Cities are key to our planet’s future. Over half of us now live in cities and an estimated 70 percent of the world’s total population will be urban by 2050 — over six billion people. Will tomorrow’s cities continue to waste land, squander resources and contaminate water and air in an escalation of our centuries-old war on the Earth? Or will we build and rebuild cities that return us to a balance with nature in ways that are mutually beneficial to people and our fellow creatures?
Europe’s greenest places offer hope for a positive outcome. The 19 cities profiled in this book are reintroducing greenways and stream corridors into the urban landscape, often in ways that assist with floodwater management and biodiversity while reconnecting people with their environment. These cities are building compact, diverse neighborhoods that can easily be navigated on foot or by bicycle and public transportation. They are turning brownfields into ecodistricts that expand the limits of closed-loop energy, waste and water systems. They are cutting the greenhouse gas emissions that cause climate change and pursuing a carbon-free future by fueling district heating and power systems using wind, water, geothermal, biomass and other innovative technologies. Recognizing that individual behavior is crucial to sustainability, these cities motivate their citizens to understand the connection between their lifestyles and the health of the planet. Ironically, while naysayers claim that sustainability is unattainable or unaffordable, these cities are finding that green is good for economic development, generating businesses and jobs in rapidly-growing sectors and attracting the highly-prized creative class with their mix of vibrant urbanity and accessible nature.
What are Ecocities?
Ecocities are communities in balance with nature. But how can we measure a city’s balance with nature? Dozens of ecocity evaluation approaches have been proposed (Joss, 2012). But no single method has yet been chosen due to the vast differences in cities and the time needed to evaluate each approach (Joss, 2015). This book largely uses the evaluation criteria developed by the European Commission for the European Green Capitals award competition and the European Greenleaf contest available to smaller cities. Cities in these competitions are judged by their accomplishments in twelve environmental indicators: climate action, transportation, greenspace/land use, biodiversity, air quality, noise, eco-innovation, energy performance, integrated environmental planning and management of water, waste and wastewater. The European Green Capitals program also recognizes strategies that motivate citizens to lead more sustainable lives since physical improvements are futile unless accompanied by changes in human behavior.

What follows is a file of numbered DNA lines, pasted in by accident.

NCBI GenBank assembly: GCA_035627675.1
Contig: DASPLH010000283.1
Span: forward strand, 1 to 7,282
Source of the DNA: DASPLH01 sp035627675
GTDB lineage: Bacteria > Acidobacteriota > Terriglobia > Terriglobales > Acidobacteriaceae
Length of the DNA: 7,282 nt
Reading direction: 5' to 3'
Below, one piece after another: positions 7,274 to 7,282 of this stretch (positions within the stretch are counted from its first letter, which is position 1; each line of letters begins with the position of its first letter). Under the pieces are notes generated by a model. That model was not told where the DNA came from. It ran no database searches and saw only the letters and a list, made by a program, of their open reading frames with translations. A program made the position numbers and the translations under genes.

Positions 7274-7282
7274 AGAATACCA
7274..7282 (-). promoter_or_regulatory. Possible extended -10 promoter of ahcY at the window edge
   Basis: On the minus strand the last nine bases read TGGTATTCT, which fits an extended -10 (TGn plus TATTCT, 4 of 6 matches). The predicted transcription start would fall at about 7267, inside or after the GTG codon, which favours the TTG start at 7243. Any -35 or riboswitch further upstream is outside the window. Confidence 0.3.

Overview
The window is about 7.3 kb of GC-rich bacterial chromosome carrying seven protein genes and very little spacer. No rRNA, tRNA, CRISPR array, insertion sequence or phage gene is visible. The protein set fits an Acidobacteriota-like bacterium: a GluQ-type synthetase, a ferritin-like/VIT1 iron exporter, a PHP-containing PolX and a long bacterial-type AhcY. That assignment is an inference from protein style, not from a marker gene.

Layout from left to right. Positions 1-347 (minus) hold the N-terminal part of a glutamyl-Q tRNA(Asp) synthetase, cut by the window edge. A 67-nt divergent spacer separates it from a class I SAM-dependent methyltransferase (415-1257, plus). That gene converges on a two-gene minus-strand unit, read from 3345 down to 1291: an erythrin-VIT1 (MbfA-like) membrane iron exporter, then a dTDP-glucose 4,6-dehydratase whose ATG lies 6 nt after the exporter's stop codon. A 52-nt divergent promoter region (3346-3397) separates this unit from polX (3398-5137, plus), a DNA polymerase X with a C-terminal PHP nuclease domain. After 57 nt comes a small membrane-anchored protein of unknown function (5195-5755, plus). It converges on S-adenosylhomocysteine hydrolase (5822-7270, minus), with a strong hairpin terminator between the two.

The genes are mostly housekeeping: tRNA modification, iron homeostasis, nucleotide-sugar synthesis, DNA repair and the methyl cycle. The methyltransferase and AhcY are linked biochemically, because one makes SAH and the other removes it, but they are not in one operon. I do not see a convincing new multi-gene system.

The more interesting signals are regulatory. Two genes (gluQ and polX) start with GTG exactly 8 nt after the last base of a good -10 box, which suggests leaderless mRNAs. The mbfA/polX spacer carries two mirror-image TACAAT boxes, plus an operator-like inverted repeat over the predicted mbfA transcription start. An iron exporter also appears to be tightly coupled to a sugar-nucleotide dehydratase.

The European Green Capitals evaluation process is arguably the best currently- available framework for exploring Europe’s green places. But, it does not fully address all aspects of a city’s balance with nature. For example, the European Commission does not ask applicant cities to estimate their total ecological footprint. A true ecocity would ideally be a one-planet city: it would maintain a level of consumption that Earth could support even if every city in the world consumed resources at that level. In reality, experts believe that three planets would be needed if everyone on Earth had ecological footprints comparable to typical European cities including cities in Sweden, Norway, Spain, Germany and the United Kingdom (Moore, 2015). While the 19 cities profiled in this book are making commendable progress considering their affluence, the European GreenCapitals competition does not ask if their total consumption levels are getting closer to those of the one-planet-city-levels met and even exceeded by many poverty-stricken cities typically found in Asia, Africa and Latin America (Moore and Rees, 2013).
That said, success in the European Green Capitals or European Greenleaf competitions shows that a city is making remarkable progress toward sustainability even though that city may not yet be in complete balance with nature. Consequently, the 19 cities profiled in this book are clearly role models when judged according to the criteria established by the European Commission. In fact, 15 of these cities have either won this award or been named as finalists in the European Green Capital and European Greenleaf award programs.
The twelve environmental indicators in the European Green Capitals program create a comprehensive evaluation process and all twelve are discussed in the city profiles found in later chapters. But to emphasize important distinctions and avoid repetition, this chapter introduces key concepts and examples from the case studies using nine categories: greenspace and green networks; compact, mixed use neighborhoods; pedestrian friendliness; bicycle infrastructure and public transportation; nature and biodiversity; redevelopment of brownfields into ecodistricts; climate action and alternative energy; public engagement; and economic development through sustainability.
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